Nigeyb Here's what I wrote after finishing it.


"Journey's End" - R.C. Sherriff’s short (96 page), 1928 play about a group of officers in the trenches shortly before a German offensive - is very much of its time, and yet remains profoundly moving.

R.C. Sherriff wrote the play based on his own experiences, and appears to have no particular axe to grind - neither anti-war, nor patriotic - with its primary focus on the toll placed on the young officers and the working class soldiers thrown into such a horrific situation.

18 year old, Second Lieutenant Raleigh is the new arrival in the company commanded by his former schoolboy hero, Captain Stanhope. Raleigh is only three years younger, but there’s a gulf in terms of the wartime experience that separates the pair. Stanhope’s world weariness and stiff upper lip mentality mean that the intolerable stress he is under is only ever alluded to. He needs a bottle of whiskey each day to be able to cope. Even this coping mechanism lets him down as the play develops. The small ensemble cast of eight primary characters are all essential to providing a dramatic and revealing dynamic that, in such a short book, says as much about the devastation and waste of the great war as much longer novels.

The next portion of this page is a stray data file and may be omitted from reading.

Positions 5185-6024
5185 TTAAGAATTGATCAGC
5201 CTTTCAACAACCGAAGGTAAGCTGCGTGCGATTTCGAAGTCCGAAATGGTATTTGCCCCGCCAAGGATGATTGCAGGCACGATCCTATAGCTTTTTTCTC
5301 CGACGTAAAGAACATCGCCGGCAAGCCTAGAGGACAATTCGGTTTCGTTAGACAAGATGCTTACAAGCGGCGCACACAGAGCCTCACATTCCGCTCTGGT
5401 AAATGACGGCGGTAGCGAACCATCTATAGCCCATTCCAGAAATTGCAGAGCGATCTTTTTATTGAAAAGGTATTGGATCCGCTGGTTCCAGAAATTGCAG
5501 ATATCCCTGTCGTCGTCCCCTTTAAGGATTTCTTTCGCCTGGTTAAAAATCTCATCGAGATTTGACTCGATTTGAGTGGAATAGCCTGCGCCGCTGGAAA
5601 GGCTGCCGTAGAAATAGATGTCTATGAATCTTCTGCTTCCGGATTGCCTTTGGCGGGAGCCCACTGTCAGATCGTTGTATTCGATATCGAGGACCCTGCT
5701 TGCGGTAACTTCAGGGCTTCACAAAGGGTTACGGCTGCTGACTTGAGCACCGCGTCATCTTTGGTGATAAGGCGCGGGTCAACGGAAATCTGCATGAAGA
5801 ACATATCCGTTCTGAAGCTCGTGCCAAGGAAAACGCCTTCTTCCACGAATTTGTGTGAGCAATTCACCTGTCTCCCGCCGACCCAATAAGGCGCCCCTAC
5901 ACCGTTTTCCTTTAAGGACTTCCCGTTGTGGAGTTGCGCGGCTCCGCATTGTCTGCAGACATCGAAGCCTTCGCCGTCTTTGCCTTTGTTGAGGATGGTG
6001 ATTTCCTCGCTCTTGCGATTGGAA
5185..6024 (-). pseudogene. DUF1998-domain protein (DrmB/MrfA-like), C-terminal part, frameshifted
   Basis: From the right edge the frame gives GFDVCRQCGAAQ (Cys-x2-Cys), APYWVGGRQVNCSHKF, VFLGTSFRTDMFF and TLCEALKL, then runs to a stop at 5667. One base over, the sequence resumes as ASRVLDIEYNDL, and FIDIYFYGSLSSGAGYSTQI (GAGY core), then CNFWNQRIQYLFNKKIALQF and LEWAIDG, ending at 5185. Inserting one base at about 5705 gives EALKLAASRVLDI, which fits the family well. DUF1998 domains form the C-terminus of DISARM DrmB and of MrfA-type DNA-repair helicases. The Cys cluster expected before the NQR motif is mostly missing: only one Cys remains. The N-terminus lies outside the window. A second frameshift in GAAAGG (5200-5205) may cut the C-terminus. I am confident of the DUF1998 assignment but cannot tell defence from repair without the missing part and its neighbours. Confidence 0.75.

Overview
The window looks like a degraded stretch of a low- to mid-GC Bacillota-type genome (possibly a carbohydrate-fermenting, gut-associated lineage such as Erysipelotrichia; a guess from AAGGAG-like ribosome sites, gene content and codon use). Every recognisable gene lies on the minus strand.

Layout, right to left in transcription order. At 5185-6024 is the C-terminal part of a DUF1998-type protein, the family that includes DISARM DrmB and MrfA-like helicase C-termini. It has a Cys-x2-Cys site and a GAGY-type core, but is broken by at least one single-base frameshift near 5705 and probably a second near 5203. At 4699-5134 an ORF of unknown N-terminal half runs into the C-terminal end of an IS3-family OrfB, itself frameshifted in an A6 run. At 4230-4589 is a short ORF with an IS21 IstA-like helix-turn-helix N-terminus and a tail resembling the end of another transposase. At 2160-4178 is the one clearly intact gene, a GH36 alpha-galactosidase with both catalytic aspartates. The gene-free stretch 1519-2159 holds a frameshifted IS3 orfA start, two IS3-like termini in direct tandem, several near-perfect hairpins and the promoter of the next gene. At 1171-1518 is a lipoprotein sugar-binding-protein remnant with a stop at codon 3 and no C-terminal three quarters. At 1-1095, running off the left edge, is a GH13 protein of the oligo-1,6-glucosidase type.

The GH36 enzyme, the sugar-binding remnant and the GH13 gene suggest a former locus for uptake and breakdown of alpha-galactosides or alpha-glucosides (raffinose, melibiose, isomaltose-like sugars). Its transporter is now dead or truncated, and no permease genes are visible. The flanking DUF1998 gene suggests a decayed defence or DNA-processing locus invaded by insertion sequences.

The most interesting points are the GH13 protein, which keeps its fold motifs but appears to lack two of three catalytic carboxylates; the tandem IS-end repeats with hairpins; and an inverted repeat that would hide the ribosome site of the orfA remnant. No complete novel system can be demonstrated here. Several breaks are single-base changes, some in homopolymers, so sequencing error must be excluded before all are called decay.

"Journey's End" is a gripping and powerful read. I’d love to see this dialogue delivered on stage. It’s no surprise that this play continues to be revived. It’s a stunning and deeply moving evocation of the sacrifices made by so many young people during the conflict of 1914-1918 and well worth the hour or two it takes to read.

5/5


Nigeyb New film version of this wonderful play due in the Autumn of this year....


http://www.imdb.com/title/tt3780500/

And with a splendid cast....

http://www.imdb.com/title/tt3780500/f...


Haaze | 140 comments Great suggestion for reading a play, Nigey! I realize that there are so many plays that have succumbed to time.


message 5: by Haaze (last edited Oct 05, 2017 08:16AM) (new) - rated it 4 stars

Haaze | 140 comments I came across this excellent background reading resource for the play:
https://www.watermill.org.uk/uploads/...

There seems to be a lot of "learning modules" linked to this specific play.

Very interesting!


message 6: by Haaze (last edited Oct 07, 2017 11:17PM) (new) - rated it 4 stars